Karsten Kallevig, chief executive of Norges Bank Real Estate Management, which runs the fund’s unlisted property investments, said: “There will be times when we don’t do any transactions, as we’ve said in this first quarter, which must have been one of the few quarters, looking back, when we haven’t done any.”

The GPFG is gradually increasing its real estate exposure – which stood at 3.1% at the end of last year – to meet its strategic target of 5%. This has been funded mainly through the sale of fixed income investments. The Norwegian finance ministry has proposed that this strategic target be raised to 7%.

The fund has the task of reaching its targets at a time when real estate prices are, in many cases, at record highs. While prices are sure to fall at some point, Kallevig said, his organisation still has a mandate to invest in real estate as part of the GPFG’s objective to diversify its overall investment portfolio. “We try to do the best within the mandate we’re given. It’s very hard to predict the future, [so let’s] continue the path we’re on.”

In spite of high real estate prices, Kallevig said the gap between bond rates and real estate yields was also as wide as it had ever been. “Negative interest rates have gone from being an academic curiosity to being the norm,” he said, adding that, in this scenario, he did not know what would happen.

Moving into Asia

The fund is ready to start real estate investments in Asia, with in-house staff on the ground in local markets – but it has yet to make any purchases. The real estate department opened two offices, in Tokyo and Singapore, in October last year. The strategy in Asia will be the same as elsewhere, Kallevig said. “We’ve picked two cities – Singapore and Tokyo – because we think those are two good places to start, and the strategy is very similar to what we have done elsewhere.”

The fund will target core, long-term markets, seeking high-quality buildings or those that can be improved. “We would like to start out with partners, so we’ve just got to find the right partner and the right assets, and we’re patient, so that might be sooner or it might be later,” Kallevig said.

Kallevig told a news conference in April that the fund’s entry into the logistics sector in December 2012 had been a very deliberate move. “First of all, our mandate says we should be diversified in sectors as well as geographies, so it’s partly a mandate question,” he said. “At the end of the day, our strategy has never been to buy the fancy buildings we can talk about at cocktail parties.”

The foundation for the fund’s real estate strategy, he said, has been to invest in long-term markets. “We have such a big allocation that, for us to get into a trading mentality, buying and selling, would be very hard on this scale, and the transaction costs that come with every single deal are typically so high.”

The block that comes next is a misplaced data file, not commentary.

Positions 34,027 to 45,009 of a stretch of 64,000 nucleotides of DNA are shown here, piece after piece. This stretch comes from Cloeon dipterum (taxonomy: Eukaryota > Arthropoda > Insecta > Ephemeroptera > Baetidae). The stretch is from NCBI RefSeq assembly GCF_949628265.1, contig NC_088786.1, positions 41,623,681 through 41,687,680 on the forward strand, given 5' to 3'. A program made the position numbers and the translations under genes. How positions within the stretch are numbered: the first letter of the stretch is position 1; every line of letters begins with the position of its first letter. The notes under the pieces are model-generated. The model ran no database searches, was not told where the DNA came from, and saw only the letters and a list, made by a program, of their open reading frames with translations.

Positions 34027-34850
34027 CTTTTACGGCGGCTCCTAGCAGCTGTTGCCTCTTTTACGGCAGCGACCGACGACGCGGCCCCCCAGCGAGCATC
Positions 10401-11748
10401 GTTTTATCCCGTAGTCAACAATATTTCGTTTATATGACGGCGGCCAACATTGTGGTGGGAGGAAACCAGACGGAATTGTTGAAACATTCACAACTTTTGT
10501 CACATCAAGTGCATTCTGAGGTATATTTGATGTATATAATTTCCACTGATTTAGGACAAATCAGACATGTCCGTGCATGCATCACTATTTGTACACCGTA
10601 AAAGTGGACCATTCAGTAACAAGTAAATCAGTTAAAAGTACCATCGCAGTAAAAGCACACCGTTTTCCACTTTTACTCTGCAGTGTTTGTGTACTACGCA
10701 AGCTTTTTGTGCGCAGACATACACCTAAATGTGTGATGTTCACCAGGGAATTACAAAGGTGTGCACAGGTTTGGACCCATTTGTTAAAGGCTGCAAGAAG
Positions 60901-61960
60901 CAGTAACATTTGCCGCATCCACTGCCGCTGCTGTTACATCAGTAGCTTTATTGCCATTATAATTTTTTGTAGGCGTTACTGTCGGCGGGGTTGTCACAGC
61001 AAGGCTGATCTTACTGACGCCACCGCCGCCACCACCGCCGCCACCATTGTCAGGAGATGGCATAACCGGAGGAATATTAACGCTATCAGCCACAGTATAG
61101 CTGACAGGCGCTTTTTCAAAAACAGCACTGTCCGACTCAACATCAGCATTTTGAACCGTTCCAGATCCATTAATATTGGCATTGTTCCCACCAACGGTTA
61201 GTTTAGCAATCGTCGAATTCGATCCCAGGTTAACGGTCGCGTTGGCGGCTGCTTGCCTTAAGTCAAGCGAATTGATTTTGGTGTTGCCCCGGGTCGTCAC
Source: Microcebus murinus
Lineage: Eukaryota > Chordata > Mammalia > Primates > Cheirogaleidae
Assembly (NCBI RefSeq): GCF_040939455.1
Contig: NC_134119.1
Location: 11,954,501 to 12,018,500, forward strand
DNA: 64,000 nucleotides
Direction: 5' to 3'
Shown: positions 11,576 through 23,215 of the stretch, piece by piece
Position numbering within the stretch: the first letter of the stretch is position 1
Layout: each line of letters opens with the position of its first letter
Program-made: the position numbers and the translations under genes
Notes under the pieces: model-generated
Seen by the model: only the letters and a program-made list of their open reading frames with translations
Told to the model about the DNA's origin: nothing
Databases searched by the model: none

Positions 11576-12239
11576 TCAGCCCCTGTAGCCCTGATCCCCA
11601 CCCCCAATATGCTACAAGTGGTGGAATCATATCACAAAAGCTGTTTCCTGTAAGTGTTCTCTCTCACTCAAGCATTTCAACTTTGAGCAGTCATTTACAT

Kallevig said logistics was a sector that balanced the real estate portfolio. “You can argue it’s a hedge against internet shopping in the retail component. But, at the end of the day, it’s really a question of ‘do you think over time the world will stay global, that products will be produced in one location and consumed in a different location?’ If you say ‘yes’, then chances are you’re going to need logistics space.” 

In February, the fund sold stakes in Spanish logistics properties in the northern city of Zaragoza and the port town of Valencia, but it remains exposed to the sector in Spain, with stakes in logistics units outside the capital city Madrid.

Norges Bank’s real estate management operation was set up as a separate unit in August 2014. At the end of 2015, staff levels stood at 122. Kallevig acknowledged this was less than the 200 forecast in its 2014-16 strategy plan but added that it was almost double its level at the beginning of 2014.

“We expected there would be some significant growth in the years ahead. Part of that was dependent on transaction volumes, which have been pretty good, but also on our geographic growth,” he said. “Regardless of what our future plans are, it’s very helpful for an organisation to bring on board new people, culturally and also organisationally. And regardless, we would need to take a slight breather.”

Kallevig said he expected to be able to continue to build the team, as it was important to have a competent organisation capable of managing the portfolio. “But at the same time, I don’t think we’re going to reach 200 by the end of the year,” he said.